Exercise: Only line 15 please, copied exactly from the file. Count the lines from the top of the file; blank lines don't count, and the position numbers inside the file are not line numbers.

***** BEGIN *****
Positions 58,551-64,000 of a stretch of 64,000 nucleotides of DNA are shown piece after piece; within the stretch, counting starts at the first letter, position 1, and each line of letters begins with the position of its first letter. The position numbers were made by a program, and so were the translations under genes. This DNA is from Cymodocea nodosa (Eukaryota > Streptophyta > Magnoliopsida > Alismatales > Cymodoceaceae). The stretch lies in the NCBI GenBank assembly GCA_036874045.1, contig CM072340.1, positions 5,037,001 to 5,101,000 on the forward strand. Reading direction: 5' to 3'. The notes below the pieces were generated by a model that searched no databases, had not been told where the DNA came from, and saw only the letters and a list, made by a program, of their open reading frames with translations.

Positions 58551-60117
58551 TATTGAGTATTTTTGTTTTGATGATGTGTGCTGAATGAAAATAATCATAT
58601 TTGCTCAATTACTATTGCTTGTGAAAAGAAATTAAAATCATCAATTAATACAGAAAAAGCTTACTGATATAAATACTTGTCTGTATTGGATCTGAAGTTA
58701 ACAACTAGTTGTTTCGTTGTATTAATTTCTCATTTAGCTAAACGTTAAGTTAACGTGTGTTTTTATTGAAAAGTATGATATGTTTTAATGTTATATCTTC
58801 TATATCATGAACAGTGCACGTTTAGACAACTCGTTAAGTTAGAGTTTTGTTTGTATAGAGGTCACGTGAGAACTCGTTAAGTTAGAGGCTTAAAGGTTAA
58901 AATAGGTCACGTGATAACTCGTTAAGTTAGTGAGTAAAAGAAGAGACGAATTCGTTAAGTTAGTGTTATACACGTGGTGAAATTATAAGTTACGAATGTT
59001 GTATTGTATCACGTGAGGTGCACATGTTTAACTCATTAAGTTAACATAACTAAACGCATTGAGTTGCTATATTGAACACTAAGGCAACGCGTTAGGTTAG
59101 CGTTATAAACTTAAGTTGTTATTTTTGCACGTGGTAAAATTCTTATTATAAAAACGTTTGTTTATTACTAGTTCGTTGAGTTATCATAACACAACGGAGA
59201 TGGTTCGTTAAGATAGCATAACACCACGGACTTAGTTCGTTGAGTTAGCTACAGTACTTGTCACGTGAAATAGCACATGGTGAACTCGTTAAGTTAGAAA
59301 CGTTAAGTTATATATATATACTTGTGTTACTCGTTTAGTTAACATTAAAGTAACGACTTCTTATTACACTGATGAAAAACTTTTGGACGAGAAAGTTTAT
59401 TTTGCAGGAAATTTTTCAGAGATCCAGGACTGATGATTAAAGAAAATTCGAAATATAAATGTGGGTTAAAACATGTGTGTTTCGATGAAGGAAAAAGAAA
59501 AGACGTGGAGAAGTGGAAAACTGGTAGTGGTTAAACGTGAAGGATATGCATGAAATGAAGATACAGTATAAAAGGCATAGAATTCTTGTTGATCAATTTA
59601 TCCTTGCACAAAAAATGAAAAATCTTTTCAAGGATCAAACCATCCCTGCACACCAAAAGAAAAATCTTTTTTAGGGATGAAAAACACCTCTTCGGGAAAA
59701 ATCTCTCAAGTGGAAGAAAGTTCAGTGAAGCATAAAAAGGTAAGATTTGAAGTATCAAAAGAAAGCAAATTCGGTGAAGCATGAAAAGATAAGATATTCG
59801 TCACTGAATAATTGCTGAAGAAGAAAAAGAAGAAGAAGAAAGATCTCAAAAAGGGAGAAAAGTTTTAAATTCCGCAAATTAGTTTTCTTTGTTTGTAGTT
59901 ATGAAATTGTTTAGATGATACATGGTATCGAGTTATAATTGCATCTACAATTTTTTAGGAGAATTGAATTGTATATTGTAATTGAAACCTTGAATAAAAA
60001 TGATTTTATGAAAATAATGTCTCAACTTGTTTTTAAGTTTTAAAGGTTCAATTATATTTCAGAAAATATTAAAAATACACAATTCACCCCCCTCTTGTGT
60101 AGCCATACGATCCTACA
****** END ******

59701 ATCTCTCAAGTGGAAGAAAGTTCAGTGAAGCATAAAAAGGTAAGATTTGAAGTATCAAAAGAAAGCAAATTCGGTGAAGCATGAAAAGATAAGATATTCG